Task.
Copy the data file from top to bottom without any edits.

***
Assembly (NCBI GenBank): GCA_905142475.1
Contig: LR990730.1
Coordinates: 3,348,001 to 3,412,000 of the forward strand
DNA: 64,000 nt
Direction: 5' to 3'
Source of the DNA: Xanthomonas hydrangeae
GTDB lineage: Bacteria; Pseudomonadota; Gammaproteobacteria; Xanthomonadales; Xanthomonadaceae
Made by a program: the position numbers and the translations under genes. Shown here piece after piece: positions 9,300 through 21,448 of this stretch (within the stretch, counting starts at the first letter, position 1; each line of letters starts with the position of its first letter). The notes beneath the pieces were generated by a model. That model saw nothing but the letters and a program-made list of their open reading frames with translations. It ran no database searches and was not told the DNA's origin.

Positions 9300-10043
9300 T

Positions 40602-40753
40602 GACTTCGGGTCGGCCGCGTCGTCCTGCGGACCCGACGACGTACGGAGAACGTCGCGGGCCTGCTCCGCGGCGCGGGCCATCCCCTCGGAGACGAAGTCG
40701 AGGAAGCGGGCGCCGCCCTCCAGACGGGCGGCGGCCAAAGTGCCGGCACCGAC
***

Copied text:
Assembly (NCBI GenBank): GCA_905142475.1
Contig: LR990730.1
Coordinates: 3,348,001 to 3,412,000 of the forward strand
DNA: 64,000 nt
Direction: 5' to 3'
Source of the DNA: Xanthomonas hydrangeae
GTDB lineage: Bacteria; Pseudomonadota; Gammaproteobacteria; Xanthomonadales; Xanthomonadaceae
Made by a program: the position numbers and the translations under genes. Shown here piece after piece: positions 9,300 through 21,448 of this stretch (within the stretch, counting starts at the first letter, position 1; each line of letters starts with the position of its first letter). The notes beneath the pieces were generated by a model. That model saw nothing but the letters and a program-made list of their open reading frames with translations. It ran no database searches and was not told the DNA's origin.

Positions 9300-10043
9300 T

Positions 40602-40753
40602 GACTTCGGGTCGGCCGCGTCGTCCTGCGGACCCGACGACGTACGGAGAACGTCGCGGGCCTGCTCCGCGGCGCGGGCCATCCCCTCGGAGACGAAGTCG
40701 AGGAAGCGGGCGCCGCCCTCCAGACGGGCGGCGGCCAAAGTGCCGGCACCGAC